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Since it was founded in 2004, Mu Sigma has leveraged an unconventional approach on their way to the leadership spot in the decision sciences space. Even before Sequoia came on board as an investor in 2011, Shailendra saw a lot to like in Dhiraj’s approach and commitment.

Dhiraj and Shailendra tell us more about this relationship built on belief, understanding and shared appreciation of the company’s unique culture.

Dhiraj Rajaram
Mu Sigma

The expansive nature of Mu Sigma’s potential was not easy to see from the outside. But Shailendra saw it and believed in it. At the end of the day you can buy strategy and a lot of other things but you can’t buy belief. And that has been key to this relationship.

Shailendra Singh
Sequoia

To this day, the reality is that Mu Sigma is not well understood. Dhiraj himself can be very philosophical, sharing multiple profound insights in the span of just an hour. For example, he will tell you that there’s a difference between performers and producers. That’s a core Mu Sigma philosophy. Performers do what is expected of them but producers create new insights.

Dhiraj Rajaram

This is a company built on ownership – real ownership. One of the things we have internalized is this formula: “If something good happens, I am Mu Sigma. If something bad happens, Mu Sigma is me”. Essentially, that translates into every individual participating in both the highs and lows of the company. So we take this stuff very seriously. We like our investors to demonstrate the same sense of ownership – and not just from a financial perspective.

Shailendra Singh

Mu Sigma has a unique operating model with many interdependencies. It’s very tough to duplicate. There is a set of things – all first principles pieces - playing out in harmony. Dhiraj describes this as making music. This has allowed them to become one of the first companies to scale decision sciences. What was traditionally a consulting business became an annuity business under Mu Sigma.

Dhiraj Rajaram

We set out to disrupt problem solving. Shailendra understood that we were building a new category, not just a business. And that culture was a big part of this. I firmly believe that everybody on the cap table must have cultural ownership. If there is dissonance between cultural and financial ownership, people will jump ship during tough times.

Shailendra Singh

Every company has its own unique culture, especially the successful ones. And that’s definitely true for Mu Sigma. It almost seems a little wacky to someone coming in from the outside. They have teams of creators, destroyers and innovators named after Hindu deities, for instance. But underneath that lies a nuanced understanding of what it takes to build and scale an enduring organizational culture. It’s a very different story but one that is clearly relevant to the Indian business scenario. Most people don’t get it because they are trying to slot them and put them in a familiar bucket.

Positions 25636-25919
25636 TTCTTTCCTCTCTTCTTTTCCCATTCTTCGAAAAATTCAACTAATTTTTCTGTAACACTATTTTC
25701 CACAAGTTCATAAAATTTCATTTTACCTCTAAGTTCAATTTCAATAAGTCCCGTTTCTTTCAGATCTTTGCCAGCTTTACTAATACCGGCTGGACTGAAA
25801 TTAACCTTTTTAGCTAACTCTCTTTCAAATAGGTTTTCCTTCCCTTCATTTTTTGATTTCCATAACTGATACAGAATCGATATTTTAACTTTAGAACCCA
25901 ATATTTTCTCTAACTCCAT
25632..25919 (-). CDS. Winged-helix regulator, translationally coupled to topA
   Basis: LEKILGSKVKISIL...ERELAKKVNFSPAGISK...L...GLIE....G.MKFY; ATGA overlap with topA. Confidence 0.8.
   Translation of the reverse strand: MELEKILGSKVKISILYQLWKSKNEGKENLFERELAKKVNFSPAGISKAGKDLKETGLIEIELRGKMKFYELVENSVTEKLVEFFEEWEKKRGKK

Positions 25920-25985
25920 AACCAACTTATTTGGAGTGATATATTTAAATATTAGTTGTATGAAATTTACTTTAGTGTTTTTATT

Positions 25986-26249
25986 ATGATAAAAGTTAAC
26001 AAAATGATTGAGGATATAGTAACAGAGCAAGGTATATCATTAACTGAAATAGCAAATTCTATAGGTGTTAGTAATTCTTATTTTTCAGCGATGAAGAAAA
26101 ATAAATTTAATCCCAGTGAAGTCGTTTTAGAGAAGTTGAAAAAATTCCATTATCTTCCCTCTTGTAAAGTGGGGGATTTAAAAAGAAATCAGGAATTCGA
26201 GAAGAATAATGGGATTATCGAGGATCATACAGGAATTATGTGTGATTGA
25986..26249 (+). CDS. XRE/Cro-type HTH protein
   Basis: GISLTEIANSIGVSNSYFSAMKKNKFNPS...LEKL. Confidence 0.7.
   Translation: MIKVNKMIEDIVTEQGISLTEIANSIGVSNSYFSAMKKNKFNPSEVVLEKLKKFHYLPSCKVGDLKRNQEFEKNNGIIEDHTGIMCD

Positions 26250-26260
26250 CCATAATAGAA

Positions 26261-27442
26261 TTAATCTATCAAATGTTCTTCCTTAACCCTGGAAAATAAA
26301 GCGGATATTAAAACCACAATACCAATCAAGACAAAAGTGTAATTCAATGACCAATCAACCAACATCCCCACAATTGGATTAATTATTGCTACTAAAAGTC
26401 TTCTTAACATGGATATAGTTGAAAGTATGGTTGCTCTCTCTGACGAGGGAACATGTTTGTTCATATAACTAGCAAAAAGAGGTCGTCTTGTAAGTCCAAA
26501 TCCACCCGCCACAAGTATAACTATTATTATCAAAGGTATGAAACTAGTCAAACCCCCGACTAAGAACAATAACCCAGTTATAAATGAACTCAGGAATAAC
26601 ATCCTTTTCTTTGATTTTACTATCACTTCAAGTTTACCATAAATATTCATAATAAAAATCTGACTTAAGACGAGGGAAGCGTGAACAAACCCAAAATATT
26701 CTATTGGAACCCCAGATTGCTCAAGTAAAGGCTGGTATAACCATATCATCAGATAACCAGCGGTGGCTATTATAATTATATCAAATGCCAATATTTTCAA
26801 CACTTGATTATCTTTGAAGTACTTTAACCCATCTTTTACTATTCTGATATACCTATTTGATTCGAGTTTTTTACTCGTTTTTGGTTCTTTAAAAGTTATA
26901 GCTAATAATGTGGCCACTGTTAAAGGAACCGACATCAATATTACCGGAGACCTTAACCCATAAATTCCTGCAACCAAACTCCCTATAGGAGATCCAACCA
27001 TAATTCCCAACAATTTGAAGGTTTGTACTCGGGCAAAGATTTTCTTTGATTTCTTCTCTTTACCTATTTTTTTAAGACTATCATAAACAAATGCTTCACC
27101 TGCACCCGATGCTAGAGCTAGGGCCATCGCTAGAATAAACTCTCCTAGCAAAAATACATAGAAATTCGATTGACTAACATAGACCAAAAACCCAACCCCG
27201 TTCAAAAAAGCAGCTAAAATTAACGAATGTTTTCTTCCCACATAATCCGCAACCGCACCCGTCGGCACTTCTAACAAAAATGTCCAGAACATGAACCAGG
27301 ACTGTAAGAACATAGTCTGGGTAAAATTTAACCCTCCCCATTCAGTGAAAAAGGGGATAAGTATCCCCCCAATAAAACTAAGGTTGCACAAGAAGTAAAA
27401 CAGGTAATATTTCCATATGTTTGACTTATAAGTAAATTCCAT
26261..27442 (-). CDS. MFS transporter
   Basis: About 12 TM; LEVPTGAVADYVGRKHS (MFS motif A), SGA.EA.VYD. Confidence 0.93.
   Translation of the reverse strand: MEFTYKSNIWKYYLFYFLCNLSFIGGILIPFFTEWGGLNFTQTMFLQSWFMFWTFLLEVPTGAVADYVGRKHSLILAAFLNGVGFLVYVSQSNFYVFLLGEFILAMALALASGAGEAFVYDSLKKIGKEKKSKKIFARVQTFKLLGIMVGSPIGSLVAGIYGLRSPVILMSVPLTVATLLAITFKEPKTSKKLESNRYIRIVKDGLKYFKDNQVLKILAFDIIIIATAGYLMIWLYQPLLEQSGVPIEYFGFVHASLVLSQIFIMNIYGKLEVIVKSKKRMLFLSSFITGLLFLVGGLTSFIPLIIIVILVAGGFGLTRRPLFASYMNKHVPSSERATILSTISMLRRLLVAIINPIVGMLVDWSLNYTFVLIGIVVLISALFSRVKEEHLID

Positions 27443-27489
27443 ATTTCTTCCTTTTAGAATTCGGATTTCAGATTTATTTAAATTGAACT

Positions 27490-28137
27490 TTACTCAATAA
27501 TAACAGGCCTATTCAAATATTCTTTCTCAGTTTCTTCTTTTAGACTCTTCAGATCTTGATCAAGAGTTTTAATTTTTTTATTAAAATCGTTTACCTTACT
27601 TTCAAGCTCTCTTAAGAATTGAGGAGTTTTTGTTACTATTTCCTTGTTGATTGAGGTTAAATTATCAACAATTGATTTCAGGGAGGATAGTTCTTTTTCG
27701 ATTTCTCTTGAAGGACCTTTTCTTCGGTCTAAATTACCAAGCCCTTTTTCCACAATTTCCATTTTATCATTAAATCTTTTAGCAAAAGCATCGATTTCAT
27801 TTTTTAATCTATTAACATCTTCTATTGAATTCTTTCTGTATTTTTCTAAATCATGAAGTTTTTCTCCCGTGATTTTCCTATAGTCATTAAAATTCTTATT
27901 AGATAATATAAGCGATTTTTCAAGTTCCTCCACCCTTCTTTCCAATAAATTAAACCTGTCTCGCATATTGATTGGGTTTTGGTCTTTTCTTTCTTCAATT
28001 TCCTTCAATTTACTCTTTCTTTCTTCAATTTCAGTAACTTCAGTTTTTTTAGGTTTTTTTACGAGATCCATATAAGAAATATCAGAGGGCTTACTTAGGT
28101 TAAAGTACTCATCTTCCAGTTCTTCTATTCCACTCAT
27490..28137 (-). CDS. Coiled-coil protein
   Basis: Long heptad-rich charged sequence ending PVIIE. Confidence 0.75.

Dhiraj Rajaram

I’m not afraid of dissent. I actually want that. We laugh a lot in our board meetings. And that counts because it strengthens every individual’s involvement in the company. Many times entrepreneurs get paranoid about investors being out to get them!! We actively seek Shailendra’s opinions even when they go against our own thinking because we want a chance to influence him as a smart and informed board member. To get some good results on the board, all sides need to engage actively, completely and wholeheartedly.

Shailendra Singh

Dhiraj uses us as a sounding board. He has told me many times that we appreciate Mu Sigma for why it is successful and not just for the financial performance. As a result, he feels our advice is pertinent to him and not recycled from our prior experiences of working with other companies.

Dhiraj Rajaram

I really think the purpose of Mu Sigma serves a certain cause. Different people are aligned to it through different means. Some people through working, some people through investing, some by using our services as customers. And I see all these stakeholders as part of my team. Shailendra is a key teammate for us, even if he has to say something bad to me, he says it in a way that I will understand it. I am constantly looking for his opinion because I care about that opinion. Most often than not, I am maybe even a pain in the neck for him.

Shailendra Singh

Maverick founders need to be appreciated for what they are. And investors have to develop the maturity to understand this.

Dhiraj Rajaram

Sequoia is a group of wicked smart people who are extremely connected but don’t wear their connections on their sleeves. They are also technologically plugged in as a team – who knows who, what’s happening in the tech world - and that speeds up action and decision-making. Shailendra himself has some very keen instincts. He once told me: “A good investment looks good in the beginning. A great investment looks bad in the beginning.” I think that helps him see success stories where others don’t. I have learnt from this - we use this same philosophy in many of our decisions right now.

Mu Sigma
Provides management consulting and analytics services to help companies institutionalize data-driven decision making.
Milestones
  • Founded 2005
  • Partnered 2011
Founders
  • Dhiraj C. Rajaram
Investment Advisor